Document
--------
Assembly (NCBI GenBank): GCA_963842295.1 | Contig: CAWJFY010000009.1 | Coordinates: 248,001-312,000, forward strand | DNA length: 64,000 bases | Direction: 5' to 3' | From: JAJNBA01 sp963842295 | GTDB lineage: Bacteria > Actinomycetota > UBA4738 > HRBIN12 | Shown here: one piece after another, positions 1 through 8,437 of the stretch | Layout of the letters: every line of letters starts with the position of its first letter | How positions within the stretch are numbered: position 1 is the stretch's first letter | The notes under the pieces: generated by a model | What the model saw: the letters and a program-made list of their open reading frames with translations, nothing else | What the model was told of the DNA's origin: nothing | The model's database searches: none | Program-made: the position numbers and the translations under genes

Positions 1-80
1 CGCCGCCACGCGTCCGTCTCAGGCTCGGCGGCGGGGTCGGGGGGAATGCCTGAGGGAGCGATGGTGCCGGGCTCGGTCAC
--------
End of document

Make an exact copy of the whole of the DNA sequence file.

Assembly (NCBI GenBank): GCA_963842295.1 | Contig: CAWJFY010000009.1 | Coordinates: 248,001-312,000, forward strand | DNA length: 64,000 bases | Direction: 5' to 3' | From: JAJNBA01 sp963842295 | GTDB lineage: Bacteria > Actinomycetota > UBA4738 > HRBIN12 | Shown here: one piece after another, positions 1 through 8,437 of the stretch | Layout of the letters: every line of letters starts with the position of its first letter | How positions within the stretch are numbered: position 1 is the stretch's first letter | The notes under the pieces: generated by a model | What the model saw: the letters and a program-made list of their open reading frames with translations, nothing else | What the model was told of the DNA's origin: nothing | The model's database searches: none | Program-made: the position numbers and the translations under genes

Positions 1-80
1 CGCCGCCACGCGTCCGTCTCAGGCTCGGCGGCGGGGTCGGGGGGAATGCCTGAGGGAGCGATGGTGCCGGGCTCGGTCAC